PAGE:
When you’re a lawyer writing to clients and prospects, you can’t have a potty mouth or joke about whatever comes into your head. You need to be more decorous, so they don’t think you’re too weird to be their lawyer.

But this is only a matter of degree.

I can write “friends with benefits” and get away with you. You (probably) can’t. But you can still connect with people, by using a lighter touch, writing plainly and directly, and by not trying to impress anyone.

Don’t be the stuffy professor that puts everyone to sleep, be the cool teacher who’s smart and funny and tells great stories and makes learning fun.

Are you picking up on what I’m laying down?

One more thing.

Stop saying you don’t have time to do this. You do.

You don’t need to write every day. Once a week is great. Invest an hour writing something and sending it to the people who pay for your groceries and rent. The people who know, like, and trust you, or soon will.

Keep doing that, have fun with it, and one day, someone will call you a guru.

How to write a kickass newsletter that pays your mortgage

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The easiest (and quickest) type of article or post you can write

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When you’re in a hurry and you need to crank out a blog post, a newsletter article, a social media post, or any other type of content to be consumed by others, one of the easiest (and quickest) types of post to write is a “list” post.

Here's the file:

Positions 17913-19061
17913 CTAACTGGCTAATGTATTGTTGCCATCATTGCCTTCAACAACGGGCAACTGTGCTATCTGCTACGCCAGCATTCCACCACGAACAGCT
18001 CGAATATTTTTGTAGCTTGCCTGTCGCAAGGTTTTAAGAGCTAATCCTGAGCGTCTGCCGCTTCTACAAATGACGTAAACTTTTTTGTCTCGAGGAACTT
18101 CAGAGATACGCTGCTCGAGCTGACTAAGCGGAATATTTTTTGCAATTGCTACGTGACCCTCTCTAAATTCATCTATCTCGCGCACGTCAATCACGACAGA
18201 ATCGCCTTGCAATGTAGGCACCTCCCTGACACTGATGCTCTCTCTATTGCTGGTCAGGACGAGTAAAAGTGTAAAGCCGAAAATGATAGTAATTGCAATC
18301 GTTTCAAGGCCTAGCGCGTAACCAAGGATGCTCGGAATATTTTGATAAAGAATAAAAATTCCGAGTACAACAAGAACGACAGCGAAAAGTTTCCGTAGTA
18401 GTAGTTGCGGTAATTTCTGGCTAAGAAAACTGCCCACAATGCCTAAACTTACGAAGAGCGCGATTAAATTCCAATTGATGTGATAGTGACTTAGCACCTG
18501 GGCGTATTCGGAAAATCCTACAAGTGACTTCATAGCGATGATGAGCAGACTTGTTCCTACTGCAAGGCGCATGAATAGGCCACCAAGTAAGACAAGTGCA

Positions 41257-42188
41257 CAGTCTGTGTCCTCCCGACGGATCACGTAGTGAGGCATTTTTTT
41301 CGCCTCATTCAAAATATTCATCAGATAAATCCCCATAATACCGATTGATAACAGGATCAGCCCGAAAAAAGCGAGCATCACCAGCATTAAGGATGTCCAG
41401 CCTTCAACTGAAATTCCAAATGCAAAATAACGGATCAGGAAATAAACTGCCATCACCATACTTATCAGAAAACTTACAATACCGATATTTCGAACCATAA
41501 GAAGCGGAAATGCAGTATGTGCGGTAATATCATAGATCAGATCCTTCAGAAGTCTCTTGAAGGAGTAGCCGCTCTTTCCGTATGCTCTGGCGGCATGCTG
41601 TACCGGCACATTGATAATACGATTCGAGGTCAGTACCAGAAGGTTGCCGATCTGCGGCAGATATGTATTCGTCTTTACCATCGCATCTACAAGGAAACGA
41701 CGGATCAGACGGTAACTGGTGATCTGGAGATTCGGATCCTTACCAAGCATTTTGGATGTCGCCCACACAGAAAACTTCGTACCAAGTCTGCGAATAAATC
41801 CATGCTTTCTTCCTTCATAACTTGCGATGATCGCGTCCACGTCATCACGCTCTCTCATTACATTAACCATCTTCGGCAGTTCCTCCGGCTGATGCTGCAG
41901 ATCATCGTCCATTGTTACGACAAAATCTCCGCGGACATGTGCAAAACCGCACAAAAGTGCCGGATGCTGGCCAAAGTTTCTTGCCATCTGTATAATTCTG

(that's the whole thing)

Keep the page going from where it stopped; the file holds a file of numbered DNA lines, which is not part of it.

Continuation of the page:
• !0 Ways to (do something)
  • 3 Reasons (something doesn’t work),
  • 7 Steps to (getting a specific result)
  • 5 Things I tell all my clients about (something)
  • 4 Places to Find (information, people, forms)

Yeah, a list.

Write the list, add an intro and a closing comment or call to action, and you’re done.

Readers enjoy these types of articles because they can read them quickly, they’re easy to understand, and if some of the items on your list don’t apply to them or resonate with them, something else might.

These are easy to write because it’s just a list. Each item is a sentence or two. Or, go crazy and write 3.

Where do you get items to include in the list?

You can start with this short “article” I just wrote to answer your question:

5 Places to Find Ideas For Your Blog Post or Newsletter Article

  • From articles you’ve saved in an “ideas” folder
  • From your old articles and posts. Find something you wrote two years ago and reuse part of it
  • From presentations, videos, or podcasts, you’ve consumed (including CLE)
  • From websites or newsletters dedicated to clients and advisors in your niche market
  • From memory. Interesting clients, strange cases, funny answers in depos, things you tell clients to do or avoid

Just about anywhere.

So, here’s my challenge to you. Take ten minutes right now and outline a list article, AKA a “Listicle”.

You’ll thank me later.

For more article ideas, see my Email Marketing for Attorneys course